Text over the photo reads: “Russia tried to dig a hole through the Earth’s crust. They reached 40,230 feet and heard scary noises before they stopped. It is the deepest hole humans have ever dug.”
Some Facebook users commented that the post was inaccurate. One wrote: “This is the diamond mine. The deepest hole was abandoned cause it was too hard to drill through.”
But what’s the truth about this photo? We checked.
Reverse image search
A reverse image search revealed that the claim posted on Facebook is untrue.
The article says: “This diamond mine, the world's largest hole, located near the town Mirna in Eastern Siberia, has a diameter of 1.25 km and it's almost 525 meters deep.”
We searched for more trustworthy and up-to-date information on the mine. The proportions of the large quarry in Mirny, Russia have been corroborated by other news sources, including the British Broadcasting Corporation. It is 1.2 kilometres wide and 525 metres deep.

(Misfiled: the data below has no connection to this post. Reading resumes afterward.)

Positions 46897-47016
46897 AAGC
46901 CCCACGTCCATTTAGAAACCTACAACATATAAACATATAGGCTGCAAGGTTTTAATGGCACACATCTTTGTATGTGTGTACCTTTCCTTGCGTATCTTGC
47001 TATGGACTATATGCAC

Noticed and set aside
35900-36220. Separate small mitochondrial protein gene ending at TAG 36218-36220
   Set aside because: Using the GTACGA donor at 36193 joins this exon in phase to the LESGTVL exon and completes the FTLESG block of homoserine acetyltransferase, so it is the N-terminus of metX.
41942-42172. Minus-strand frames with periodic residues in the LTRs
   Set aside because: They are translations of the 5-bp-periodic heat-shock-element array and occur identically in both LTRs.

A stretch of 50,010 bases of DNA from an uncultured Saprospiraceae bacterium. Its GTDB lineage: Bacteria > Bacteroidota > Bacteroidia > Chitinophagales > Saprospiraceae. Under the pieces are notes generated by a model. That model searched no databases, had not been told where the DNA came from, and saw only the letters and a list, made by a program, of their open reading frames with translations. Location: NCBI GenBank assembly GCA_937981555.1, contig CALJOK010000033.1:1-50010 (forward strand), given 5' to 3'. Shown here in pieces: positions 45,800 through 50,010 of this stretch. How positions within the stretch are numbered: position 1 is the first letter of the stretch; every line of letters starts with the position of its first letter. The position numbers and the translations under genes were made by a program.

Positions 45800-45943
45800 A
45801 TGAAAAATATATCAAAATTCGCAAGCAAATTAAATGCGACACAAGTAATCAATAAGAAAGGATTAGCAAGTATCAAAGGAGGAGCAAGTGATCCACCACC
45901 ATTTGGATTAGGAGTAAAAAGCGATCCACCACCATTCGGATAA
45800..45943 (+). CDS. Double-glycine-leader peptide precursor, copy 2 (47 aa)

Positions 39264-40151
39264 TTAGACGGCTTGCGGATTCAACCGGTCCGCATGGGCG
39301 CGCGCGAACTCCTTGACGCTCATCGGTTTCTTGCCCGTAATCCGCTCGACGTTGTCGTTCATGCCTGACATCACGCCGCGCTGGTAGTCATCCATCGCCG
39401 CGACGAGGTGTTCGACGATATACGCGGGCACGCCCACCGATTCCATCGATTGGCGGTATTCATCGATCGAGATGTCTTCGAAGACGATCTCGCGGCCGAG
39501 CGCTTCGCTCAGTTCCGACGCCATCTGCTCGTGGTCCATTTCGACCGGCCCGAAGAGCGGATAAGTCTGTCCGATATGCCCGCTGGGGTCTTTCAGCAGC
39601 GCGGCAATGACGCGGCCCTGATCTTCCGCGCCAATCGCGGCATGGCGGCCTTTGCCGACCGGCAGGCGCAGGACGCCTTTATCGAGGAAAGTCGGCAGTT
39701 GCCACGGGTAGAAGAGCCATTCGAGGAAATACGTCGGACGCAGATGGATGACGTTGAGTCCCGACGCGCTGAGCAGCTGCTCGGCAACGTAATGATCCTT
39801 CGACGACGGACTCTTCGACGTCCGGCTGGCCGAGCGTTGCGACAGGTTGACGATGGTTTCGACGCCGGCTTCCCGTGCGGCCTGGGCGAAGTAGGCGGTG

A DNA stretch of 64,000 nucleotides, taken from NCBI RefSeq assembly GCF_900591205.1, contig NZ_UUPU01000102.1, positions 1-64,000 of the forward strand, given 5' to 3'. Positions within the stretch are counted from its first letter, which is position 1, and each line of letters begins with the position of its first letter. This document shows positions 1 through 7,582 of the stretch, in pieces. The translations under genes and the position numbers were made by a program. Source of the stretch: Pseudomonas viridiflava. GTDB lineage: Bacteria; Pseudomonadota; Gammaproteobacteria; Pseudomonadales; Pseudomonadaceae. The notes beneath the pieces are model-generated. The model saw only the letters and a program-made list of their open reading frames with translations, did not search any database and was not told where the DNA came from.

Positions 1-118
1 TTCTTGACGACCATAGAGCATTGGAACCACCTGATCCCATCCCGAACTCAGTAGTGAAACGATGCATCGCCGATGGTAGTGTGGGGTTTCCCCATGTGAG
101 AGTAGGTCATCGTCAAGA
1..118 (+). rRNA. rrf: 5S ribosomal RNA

This is deep, but not nearly as deep as the “40,230 feet” or 12.2 kilometres claimed in the Facebook post.
Deepest open-pit mine in world in US, not Russia
According to a 2020 Mining Technology article, the pit is 4 kilometres wide and 800 metres deep – deeper and much wider than the Mir mine.
(While the Kennecott mine is thought to be the deepest open-pit mine in the world, the honour of deepest operating gold mine falls to the Mponeng gold mine in Gauteng province, South Africa, which is a startling 4 kilometres deep.)
The aim at the Mir mine was to mine for diamonds, not “dig a hole through the Earth’s crust”. And no sources mention any “scary noises” heard from the hole.
For publishers: what to do if your post is rated false
A fact-checker has rated your Facebook or Instagram post as “false”, “altered”, “partly false” or “missing context”. This could have serious consequences. What do you do?
Click on our guide for the steps you should follow.Publishers guide
Africa Check teams up with Facebook
Africa Check is a partner in Facebook’s third-party fact-checking programme to help stop the spread of false information on social media.
The content we rate as “false” will be downgraded on Facebook and Instagram. This means fewer people will see it.
You can also help identify false information on Facebook. This guide explains how.